Tuesday, November 16, 2010

Can A Young Woman Have Older Male Mentors in Ghana?

As many of you know by now, I'm now a full-time entrepreneur. I want to succeed. I want to make some millions. Which is why I was heartened to be in the company of people who have already achieved this level of success in Ghana last week. I was truly inspired by these men. They've spent the last 10, 20 years building their businesses and they seem as energetic as ever.

I was excited to meet them, and excited to see that they seemed genuinely interested in me and what I'm doing and considered me the next generation of Ghanaian entrepreneurs. When they gave me their personal numbers, I remember thinking...wow...only in Ghana do I get to meet the business giants and to have this kind of ready access to them. 

A number of them called to check on me and to invite me to events. It's called networking. So I want to go. People don't do business with people they don't know. Or like. Or trust. How will they know and like, and trust me if they don't spend any time at all with me? If I were a guy, I wouldn't have to think twice about this. I'd just accept their invitations and go. And go again, and sleep over, and travel this country with them and learn from them?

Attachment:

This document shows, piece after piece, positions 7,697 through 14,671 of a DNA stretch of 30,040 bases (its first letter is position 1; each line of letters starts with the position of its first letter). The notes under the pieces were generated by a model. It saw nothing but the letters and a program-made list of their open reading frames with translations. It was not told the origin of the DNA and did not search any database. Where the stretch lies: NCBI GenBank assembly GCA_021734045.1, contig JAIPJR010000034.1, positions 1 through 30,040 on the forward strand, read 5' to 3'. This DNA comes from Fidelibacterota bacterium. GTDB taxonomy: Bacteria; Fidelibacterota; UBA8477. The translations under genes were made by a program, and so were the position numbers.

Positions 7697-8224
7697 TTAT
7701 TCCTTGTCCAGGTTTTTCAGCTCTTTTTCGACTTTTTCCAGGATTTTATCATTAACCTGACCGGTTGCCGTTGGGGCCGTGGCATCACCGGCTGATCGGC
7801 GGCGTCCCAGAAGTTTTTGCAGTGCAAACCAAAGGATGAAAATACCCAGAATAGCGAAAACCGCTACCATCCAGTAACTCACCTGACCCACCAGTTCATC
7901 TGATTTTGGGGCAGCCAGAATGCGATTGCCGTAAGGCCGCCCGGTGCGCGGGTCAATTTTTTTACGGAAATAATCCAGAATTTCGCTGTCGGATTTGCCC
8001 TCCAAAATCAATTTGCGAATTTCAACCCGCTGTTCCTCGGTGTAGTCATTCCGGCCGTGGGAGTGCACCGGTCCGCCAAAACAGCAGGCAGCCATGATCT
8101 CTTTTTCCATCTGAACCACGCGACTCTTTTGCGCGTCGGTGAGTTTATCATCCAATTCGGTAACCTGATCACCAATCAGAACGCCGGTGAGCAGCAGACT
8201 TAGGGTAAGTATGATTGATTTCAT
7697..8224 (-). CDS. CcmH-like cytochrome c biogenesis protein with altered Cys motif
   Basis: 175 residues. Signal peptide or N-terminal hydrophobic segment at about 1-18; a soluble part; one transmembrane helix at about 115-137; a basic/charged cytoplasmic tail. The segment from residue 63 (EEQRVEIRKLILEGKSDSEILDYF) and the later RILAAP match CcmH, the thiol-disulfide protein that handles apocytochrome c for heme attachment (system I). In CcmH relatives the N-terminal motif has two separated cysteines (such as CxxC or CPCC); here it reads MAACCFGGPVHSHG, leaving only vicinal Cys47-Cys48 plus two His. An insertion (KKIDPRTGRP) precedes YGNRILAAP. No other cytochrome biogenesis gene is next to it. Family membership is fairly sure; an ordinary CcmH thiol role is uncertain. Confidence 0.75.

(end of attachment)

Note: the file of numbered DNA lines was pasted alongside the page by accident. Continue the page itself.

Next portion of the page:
But I'm not a guy. I'm a woman. A woman engaged to be married.

So, how can I take advantage of the benefits of networking with people you want to be like when an overwhelming percentage of them are men? If the businesspeople you know and admire are men, can you still learn from them without ending up in their bed?

Exactly 2 years ago, I wrote an article titled a new kind of relationship in which I raised the same concern. At the time, I was aba fresh, and correspondingly naive. Now I know, it's not that simple. You want to impress these men. You don't want to piss them off. But you also don't want to sleep your way to the top. You want to do this entrepreneurship thing for real. You're not interested in chopping anyone's money. You just want to learn from them. How does one go about establishing that kind of relationship? There's a thin line. If you're too hardcore, they'll just not invite you anywhere. And you won't get to know them.

Someone please tell me me how.



  1. I've never left a comment on a blog, but I felt compelled to respond to this one... I think you should prominently display your engagement ring, keep all associations EXTREMELY professional - ie. no first name basis - and make all efforts to meet no man outside the strict confines of well-defined business events/occasions. For those all-important after-work socials, I should think that your betrothed is equally invested in your entrepreneurial success; have him along! Oh, and maybe talk it over with your man, too... chances are if you're thinking it's a sticky situation, he's probably sensed it, too. With any luck, you two should be able to come up with a prudent win-win arrangement. Good luck!

  2. What " Yo Mama Never Told Yah! "

    Nice Blog title

  3. Ooooh good one. I know about mentors who think they can get "more" from you because they know you want their advice/help/connections. Rubbish. Meet them only in public places, in the company of others as much as possible. Avoid night events and non-business settings (parties, clubs, etc.). Don't drink alcohol with them. And talk about your fiancee every now and then. :)